To illustrate the magnitude of the storage needs, Dahn points to the province of Ontario which consumes, on average, 500 gigawatt hours per day. “You would need to take world production of lithium-ion batteries in 2022, buy every single lithium battery produced in 2022, site them in Ontario and then you would have enough electricity storage to power Ontario for one day,” says Dahn. “One day. It’s just massive.”

“What’s that battery going to look like [to achieve that all over the world]?” Dahn asks rhetorically. “I don’t know. Do we have enough resources to create energy storage at that level? I just don’t know.”

What he does know is that plugging a multitude of cars with million-mile batteries into the grid when they are parked at home or business “is an important part of the puzzle.”

“You’ll sign up with a utility to let them use your car to store and deliver energy within certain limits,” says Dahn. “In doing that kind of approach you are putting discharge cycles on your car without ever moving. This is why you need a really long-lifetime battery if you want to tie to the grid.”

Vehicle-to-grid won’t be feasible everywhere, cautions Dahn. “It works in the case where people are going to be connected. Then you can do it. I feel like it’s going to be a reasonable majority of people who are like that.”

Recycling and manufacturing

The longevity of the million-mile battery — remember Dahn’s 2019 paper says they’ll have the potential of lasting two decades — also raises the prospect of “second use” of these batteries for full-time energy storage once the car expires.

While Dahn concedes that he doesn’t have a lot of expertise in battery recycling, “it appears there are paths forward for economical recycling, which is a good thing,” he says.

“Where do internal combustion engines go? You recycle a lot of the metals from those, that’s for sure. There is no reason you couldn’t do the same for batteries as well.”

The mention of recycling and end-of-life battery opportunities also brings the discussion full circle, to the production of batteries in the first place. It’s an area where many Canadian policy makers, OEMs, politicians and labour leaders argue this country needs to get in the game to expand our stake in the battery supply chain and to foster more domestic EV manufacturing.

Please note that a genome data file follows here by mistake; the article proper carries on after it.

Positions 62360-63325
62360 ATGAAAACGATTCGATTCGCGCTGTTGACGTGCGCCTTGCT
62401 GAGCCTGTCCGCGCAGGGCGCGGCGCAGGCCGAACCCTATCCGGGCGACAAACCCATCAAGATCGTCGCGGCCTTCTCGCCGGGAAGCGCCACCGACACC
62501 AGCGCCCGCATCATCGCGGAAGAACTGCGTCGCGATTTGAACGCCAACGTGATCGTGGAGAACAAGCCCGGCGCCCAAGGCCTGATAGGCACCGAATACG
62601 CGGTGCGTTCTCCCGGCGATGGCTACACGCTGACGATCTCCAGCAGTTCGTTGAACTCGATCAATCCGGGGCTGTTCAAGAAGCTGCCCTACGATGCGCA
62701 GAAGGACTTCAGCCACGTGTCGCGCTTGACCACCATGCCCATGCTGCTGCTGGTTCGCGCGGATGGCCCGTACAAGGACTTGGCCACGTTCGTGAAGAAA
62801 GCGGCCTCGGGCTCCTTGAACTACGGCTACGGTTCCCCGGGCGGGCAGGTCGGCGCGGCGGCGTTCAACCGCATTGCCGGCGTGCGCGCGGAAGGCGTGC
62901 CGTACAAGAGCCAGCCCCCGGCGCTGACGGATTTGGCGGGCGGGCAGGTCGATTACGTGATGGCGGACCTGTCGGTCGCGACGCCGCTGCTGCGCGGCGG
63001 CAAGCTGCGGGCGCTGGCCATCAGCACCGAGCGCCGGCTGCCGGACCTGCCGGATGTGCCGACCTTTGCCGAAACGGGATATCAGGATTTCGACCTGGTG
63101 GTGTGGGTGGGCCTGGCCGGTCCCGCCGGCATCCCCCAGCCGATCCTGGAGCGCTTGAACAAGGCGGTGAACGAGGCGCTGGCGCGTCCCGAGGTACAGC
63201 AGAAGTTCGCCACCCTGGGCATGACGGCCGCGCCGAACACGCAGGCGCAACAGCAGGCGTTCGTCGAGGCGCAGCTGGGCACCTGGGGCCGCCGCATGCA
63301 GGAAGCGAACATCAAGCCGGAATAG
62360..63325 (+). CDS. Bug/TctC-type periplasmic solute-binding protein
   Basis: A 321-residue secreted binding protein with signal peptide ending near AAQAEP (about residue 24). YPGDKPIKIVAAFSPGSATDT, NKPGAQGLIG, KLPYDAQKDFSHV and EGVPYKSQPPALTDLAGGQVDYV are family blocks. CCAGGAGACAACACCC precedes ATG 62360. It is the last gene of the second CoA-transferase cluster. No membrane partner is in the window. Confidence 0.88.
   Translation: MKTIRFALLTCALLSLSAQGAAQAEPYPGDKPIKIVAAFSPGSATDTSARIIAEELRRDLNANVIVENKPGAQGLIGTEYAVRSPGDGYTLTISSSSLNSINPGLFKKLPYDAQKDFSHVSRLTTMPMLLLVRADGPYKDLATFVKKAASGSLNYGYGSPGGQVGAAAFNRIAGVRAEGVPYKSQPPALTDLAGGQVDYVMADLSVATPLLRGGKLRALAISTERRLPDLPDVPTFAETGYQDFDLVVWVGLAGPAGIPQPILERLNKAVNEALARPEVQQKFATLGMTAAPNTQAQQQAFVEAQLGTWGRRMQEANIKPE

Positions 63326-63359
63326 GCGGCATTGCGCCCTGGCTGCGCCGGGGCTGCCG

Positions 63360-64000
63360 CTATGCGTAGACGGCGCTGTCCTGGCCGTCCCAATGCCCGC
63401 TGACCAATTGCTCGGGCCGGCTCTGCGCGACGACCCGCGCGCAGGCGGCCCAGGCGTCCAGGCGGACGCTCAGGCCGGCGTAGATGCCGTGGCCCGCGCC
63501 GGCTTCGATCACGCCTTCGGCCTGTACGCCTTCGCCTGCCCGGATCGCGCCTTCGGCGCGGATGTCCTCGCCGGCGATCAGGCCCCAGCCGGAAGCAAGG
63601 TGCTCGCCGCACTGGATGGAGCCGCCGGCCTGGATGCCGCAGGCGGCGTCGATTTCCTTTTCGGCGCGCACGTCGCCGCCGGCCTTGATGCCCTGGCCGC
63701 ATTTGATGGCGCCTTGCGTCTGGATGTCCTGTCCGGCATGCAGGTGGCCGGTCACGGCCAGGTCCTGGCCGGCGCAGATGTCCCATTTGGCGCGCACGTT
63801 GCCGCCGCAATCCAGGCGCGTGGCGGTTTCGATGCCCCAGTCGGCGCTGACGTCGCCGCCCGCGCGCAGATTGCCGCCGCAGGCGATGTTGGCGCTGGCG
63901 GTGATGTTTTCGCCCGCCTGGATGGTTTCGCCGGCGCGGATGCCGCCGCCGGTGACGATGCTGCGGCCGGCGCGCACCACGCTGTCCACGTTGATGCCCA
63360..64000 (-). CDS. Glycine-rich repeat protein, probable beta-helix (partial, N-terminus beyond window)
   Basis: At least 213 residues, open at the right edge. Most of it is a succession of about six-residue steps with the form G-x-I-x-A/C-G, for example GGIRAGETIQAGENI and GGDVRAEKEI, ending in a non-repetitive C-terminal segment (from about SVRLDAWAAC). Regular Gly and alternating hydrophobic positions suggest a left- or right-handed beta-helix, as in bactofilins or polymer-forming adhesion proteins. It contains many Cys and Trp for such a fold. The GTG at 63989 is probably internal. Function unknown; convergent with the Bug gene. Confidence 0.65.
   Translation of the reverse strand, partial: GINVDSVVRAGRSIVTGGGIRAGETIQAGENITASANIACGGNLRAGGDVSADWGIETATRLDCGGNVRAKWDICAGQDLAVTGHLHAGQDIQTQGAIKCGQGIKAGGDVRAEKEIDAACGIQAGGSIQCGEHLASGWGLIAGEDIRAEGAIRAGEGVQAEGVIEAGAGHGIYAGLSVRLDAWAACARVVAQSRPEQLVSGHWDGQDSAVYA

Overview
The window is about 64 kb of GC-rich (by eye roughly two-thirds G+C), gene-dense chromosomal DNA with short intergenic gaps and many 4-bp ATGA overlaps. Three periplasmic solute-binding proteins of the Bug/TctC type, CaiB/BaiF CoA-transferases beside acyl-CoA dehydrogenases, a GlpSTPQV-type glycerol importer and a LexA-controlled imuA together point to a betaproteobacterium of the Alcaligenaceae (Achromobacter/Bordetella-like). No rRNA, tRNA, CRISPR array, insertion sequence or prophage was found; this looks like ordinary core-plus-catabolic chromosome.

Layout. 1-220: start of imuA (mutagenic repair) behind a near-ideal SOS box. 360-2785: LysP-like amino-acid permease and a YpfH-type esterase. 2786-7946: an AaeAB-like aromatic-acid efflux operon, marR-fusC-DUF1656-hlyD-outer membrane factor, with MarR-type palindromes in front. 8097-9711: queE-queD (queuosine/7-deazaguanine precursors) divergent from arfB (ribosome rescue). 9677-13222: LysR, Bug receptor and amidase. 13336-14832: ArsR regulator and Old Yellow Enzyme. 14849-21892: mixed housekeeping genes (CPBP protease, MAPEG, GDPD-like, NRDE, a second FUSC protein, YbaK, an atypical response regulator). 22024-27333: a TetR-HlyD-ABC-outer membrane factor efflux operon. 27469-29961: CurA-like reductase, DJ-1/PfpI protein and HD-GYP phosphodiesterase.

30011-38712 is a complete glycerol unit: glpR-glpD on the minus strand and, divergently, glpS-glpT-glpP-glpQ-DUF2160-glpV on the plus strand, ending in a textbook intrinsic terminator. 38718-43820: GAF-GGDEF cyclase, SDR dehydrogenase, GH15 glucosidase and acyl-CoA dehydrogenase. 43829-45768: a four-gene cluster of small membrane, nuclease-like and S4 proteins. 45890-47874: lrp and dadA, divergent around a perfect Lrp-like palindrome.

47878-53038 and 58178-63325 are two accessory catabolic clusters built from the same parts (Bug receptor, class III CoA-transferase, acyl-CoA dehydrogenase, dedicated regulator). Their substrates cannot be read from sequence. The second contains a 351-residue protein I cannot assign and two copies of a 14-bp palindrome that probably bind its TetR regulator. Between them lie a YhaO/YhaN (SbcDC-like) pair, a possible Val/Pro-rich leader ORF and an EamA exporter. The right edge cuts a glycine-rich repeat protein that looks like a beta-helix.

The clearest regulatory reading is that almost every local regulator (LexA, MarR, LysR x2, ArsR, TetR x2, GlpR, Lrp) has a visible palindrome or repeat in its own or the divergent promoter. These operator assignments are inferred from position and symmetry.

Given Dahn’s bullishness on our battery R&D talent and capabilities, does he see an opportunity here? His answer, at best, is a qualified ‘yes.’

“To produce lithium-ion batteries, a couple of things are important,” says Dahn. “One of them is access to abundant clean and inexpensive power. So, a place that has hydro-electric power, like Quebec or B.C. where it’s inexpensive, these would be good places to site a lithium battery plant. [Another] is access to the materials that are necessary. Quebec has lithium graphite, Ontario has nickel, so there is a lot of the minerals that are needed in Canada. Then there is the talent pool and probably we can supply that from the output of all the university work.”

The problem? “You want to make the vehicles where the market is, too, and the Canadian market is small.”

The road ahead

Despite the global focus on his lab, Dahn isn’t phased by the celebrity swirling around him for the last four years.

With so much achieved and so much yet to be discovered, he isn’t taking his eye off the prize. It’s still critical to focus on the science and cultivate a work environment that churns out the technology of tomorrow.

“I think Thomas Edison maybe said it best. He said it’s 99 per cent perspiration and one per cent inspiration,” says Dahn. “I tell my students that, when you are in research, if you have four or five eureka moments in a year, that’s a good year.”

Dahn dedicates his energy to research and teamwork, two fluid and perennially challenging goals with no set finish line. When pressed to cite a highlight of his 40 years in the business, the legacy Dahn is most proud of is that of his students.

“I’ve been fortunate to have some really fantastic graduate students and post-docs over the years. I now have people from Tunisia, Estonia, Thailand, China, USA, Canada, India. It’s kind of nice to have that big cultural mix. Everybody brings a different way of doing things to the table. It’s really a pleasure to be able to have them in the lab. It makes it fun.” 

But for Dahn, what’s next?

“I have this history of helping or setting up a research partnership with only one company at a time. What I want to be able to do is help more local start ups in Nova Scotia,” says Dahn. “When I retire that will be my goal: to help more local companies.”

And what is the most valuable piece of advice he has for the next generation of researchers — the thousands of students Dahn has taught directly and the millions more around the world who will be picking up the research torch in the coming years?

“You have to love what you do. That’s the most important thing for a researcher,” says Dahn. “If you aren’t loving what you are doing you should not be researching.”

Jeff Dahn with student